ACCAN Customer Service Project (25 August 2009)
Overall, the service charters appear to contain content that meets the marketing / branding needs of industry, with some minor benefits for consumers. If the service charters were written by consumers they would be very different. A brief examination of consumer driven charters reveals much higher standards and expectations – see for example the Draft Charter of Consumer Digital Rights (CHOICE) and the Charter of Health Consumer Rights (Consumers Health Forum of Australia).
Despite this, service charters do have some strengths:
- Service charters are generally written in plain language and are easy to understand;
- Service charters are very short and quick to read;
- Some service charters provided a useful ‘one-stop’ source of relevant information about consumer rights;
- There is a potential for service charters to have a positive impact or even lead to cultural change within an organisation;
- Service charters contain clear contact information and useful information about how to complain; and
- Some service charters (although only a small number) provide additional consumer rights and remedies that may not be available in other laws, regulations and codes.
The service charters examined in this study revealed the following weaknesses:
- Many service charters consist entirely of high-level statements of principle or aspirations;
- The majority of service charters lack any detailed promises or targets;
- Where service charters do include detailed promises and targets the required standard is set very low, often well below the reasonable expectations of consumers;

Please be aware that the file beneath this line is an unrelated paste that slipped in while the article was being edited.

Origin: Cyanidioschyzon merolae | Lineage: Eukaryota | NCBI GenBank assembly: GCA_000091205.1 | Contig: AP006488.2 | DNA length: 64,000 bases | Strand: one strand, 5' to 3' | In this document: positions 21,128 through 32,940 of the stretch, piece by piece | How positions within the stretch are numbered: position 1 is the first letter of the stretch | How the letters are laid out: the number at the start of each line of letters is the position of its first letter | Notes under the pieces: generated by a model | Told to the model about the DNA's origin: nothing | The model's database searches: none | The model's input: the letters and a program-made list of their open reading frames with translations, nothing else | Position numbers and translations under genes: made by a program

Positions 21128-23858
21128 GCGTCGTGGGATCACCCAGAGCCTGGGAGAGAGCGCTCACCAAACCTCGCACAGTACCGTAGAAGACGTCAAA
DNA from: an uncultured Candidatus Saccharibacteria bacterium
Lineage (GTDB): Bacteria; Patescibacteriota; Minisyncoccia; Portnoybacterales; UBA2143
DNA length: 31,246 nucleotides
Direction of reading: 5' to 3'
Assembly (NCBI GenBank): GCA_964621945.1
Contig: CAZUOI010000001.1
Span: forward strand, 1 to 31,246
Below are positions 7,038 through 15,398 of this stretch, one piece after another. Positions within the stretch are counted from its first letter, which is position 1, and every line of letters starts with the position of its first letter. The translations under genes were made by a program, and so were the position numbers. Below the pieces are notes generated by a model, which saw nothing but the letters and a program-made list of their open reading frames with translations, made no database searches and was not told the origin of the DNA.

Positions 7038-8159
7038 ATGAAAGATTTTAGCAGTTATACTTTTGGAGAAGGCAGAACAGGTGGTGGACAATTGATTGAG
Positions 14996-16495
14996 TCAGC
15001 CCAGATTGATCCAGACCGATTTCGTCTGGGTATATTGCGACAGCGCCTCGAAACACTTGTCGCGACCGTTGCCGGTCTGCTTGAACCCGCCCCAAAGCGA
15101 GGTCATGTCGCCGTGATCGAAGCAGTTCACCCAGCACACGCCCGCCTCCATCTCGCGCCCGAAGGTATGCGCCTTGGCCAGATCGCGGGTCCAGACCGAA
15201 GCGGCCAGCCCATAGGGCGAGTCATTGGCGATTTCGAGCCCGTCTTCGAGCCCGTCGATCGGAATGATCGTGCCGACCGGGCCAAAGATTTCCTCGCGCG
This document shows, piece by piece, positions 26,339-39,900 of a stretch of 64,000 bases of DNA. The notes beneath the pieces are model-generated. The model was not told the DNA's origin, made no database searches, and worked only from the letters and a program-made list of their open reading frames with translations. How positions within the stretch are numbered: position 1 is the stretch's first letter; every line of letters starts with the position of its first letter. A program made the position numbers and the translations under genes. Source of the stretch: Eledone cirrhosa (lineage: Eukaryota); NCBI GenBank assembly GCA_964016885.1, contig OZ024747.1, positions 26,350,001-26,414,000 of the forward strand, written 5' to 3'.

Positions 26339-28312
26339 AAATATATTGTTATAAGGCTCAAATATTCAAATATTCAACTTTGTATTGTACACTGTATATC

- The high-level promises and statements included in service charters are no different from statements contained in typical advertising and branding campaigns, and carry similar weight;
- Service charters may not be attractive or accessible to younger consumers; they tend to have a traditional ‘old world’ appearance (sometimes including wax seals) and are not presented in a modern communication style. In an environment where younger consumers expect to be able to provide instant feedback on customer service (e.g. at sites like eBay and Whirlpool) the appeal of customer service charters may be limited;
- Very few service charters include enforcement, sanctions or compensation arrangements;
- Where sanctions and compensation arrangements are in place the remedies are set at extremely low levels; and
- Service charters often lacked basic information about the scope and date of the charter – for example, it is difficult to distinguish between current charters and older or expired versions.
 CHOICE, Choice campaigns for you, op. cit.
 Consumers Health Forum of Australia, op. cit.